Deported migrants wait in a park near the U.S.-Mexico border in Nogales, on February 16, 2017, in northwestern Mexico.
Nearly a year into his presidency, Donald Trump doesn’t appear any closer to delivering on his promise to build a wall on the border between the U.S. and Mexico. But it’s hard to imagine he’s not thrilled with the rest of the immigration picture in the U.S.
Along with killing DACA and limiting legal immigration, Trump also has Immigration and Customs Enforcement working harder than ever. Though total deportations fell in 2017, arrests of undocumented immigrants living in the U.S. surged. The majority of those arrested were first convicted or charged with a crime, though many of those crimes were low-level traffic offenses. Still, some were innocent of all but being in the country illegally. The number of non-criminal immigrants arrested in 2017 increased by 250 percent, up to 13,600 compared to 5,498 in 2016.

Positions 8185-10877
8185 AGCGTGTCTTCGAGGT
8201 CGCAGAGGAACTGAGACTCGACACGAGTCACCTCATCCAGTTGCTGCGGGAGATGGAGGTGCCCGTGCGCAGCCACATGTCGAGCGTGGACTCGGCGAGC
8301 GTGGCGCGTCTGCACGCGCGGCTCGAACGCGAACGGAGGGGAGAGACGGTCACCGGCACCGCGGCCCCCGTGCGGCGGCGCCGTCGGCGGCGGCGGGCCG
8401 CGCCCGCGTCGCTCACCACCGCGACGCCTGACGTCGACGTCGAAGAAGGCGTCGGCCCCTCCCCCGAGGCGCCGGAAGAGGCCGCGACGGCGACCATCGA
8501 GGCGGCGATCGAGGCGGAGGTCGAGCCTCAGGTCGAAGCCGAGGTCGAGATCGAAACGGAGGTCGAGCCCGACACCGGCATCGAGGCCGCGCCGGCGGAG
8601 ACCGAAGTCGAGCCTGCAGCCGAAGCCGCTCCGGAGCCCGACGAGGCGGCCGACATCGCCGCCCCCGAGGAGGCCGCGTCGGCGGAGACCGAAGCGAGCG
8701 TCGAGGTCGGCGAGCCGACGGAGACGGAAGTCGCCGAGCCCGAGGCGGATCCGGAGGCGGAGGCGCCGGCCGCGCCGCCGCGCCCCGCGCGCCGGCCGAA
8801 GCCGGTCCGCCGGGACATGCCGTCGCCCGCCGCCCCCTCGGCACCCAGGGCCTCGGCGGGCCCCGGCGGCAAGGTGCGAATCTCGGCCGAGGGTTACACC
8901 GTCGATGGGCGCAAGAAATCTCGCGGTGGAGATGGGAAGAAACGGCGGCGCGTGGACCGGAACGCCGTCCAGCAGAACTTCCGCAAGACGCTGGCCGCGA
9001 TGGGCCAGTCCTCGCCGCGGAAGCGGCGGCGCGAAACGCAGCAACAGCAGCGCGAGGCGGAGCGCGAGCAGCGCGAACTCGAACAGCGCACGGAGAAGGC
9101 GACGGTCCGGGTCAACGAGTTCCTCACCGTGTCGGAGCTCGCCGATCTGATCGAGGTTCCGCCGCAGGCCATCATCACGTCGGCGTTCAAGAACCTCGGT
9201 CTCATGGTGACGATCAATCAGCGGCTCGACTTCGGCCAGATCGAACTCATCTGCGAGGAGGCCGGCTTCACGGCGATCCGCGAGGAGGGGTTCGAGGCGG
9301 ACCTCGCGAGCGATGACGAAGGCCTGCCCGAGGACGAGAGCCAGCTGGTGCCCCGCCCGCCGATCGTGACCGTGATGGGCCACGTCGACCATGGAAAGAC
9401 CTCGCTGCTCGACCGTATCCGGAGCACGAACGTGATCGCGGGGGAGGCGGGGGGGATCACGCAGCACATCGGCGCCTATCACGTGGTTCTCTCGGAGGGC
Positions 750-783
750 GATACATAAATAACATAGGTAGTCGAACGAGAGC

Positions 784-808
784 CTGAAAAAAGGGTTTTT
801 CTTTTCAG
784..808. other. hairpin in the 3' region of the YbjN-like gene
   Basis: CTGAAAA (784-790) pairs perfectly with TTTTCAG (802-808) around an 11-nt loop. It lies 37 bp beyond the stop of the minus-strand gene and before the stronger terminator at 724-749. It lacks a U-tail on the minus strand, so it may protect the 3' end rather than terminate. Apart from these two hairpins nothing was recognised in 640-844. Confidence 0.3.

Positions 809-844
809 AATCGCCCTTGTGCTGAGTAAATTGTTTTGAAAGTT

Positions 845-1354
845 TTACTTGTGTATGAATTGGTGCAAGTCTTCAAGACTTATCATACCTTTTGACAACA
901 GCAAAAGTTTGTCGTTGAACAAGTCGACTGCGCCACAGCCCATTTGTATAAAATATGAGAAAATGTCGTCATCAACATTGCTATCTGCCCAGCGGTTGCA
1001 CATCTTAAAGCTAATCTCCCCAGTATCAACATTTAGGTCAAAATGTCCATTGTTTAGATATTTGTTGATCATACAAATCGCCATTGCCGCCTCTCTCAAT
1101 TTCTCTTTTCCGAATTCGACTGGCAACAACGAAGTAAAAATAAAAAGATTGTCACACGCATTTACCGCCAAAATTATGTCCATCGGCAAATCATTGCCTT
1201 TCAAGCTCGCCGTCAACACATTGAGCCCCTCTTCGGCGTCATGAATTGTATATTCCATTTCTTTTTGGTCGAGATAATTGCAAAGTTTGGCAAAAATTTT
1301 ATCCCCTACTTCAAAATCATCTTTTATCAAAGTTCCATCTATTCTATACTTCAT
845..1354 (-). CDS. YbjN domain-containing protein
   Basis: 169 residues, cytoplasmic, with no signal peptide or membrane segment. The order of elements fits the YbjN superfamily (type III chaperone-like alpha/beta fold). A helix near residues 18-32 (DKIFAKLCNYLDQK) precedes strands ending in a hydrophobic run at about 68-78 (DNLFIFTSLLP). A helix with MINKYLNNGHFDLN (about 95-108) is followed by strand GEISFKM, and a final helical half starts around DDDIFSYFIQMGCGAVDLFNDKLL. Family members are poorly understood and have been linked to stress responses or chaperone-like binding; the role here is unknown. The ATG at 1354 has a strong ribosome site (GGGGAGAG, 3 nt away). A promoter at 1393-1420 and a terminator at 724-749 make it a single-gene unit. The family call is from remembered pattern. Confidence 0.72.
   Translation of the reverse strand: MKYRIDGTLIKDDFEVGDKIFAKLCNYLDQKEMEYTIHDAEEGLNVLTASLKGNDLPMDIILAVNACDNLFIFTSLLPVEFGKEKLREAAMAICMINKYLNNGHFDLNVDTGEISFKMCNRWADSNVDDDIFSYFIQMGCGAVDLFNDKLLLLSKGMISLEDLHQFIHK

That’s a reflection of new Trump policies laid out in an executive order issued early in his presidency. The order ended Obama-era prioritization of criminal immigrants and gave ICE officers much more latitude to arrest people for the simple crime of being in the U.S. illegally. And they took advantage of that latitude, making more than 143,000 arrests for civil immigration violations, up from 110,000 in 2016.
“The president has made it clear in his executive orders: There’s no population off the table. If you’re in this country illegally, we’re looking for you and we’re going to look to apprehend you,” ICE’s acting director Thomas Homan said earlier this month.
Overall deportation numbers fell in 2017 in part because fewer people were coming across the border. Immigrants who are detained within 100 miles of the border and have been in the U.S. for fewer than 14 days are eligible for expedited removal. The number of those immigrants deported this year dropped 17 percent, thanks in no small part to Trump’s ability to instill fear in those who might otherwise cross.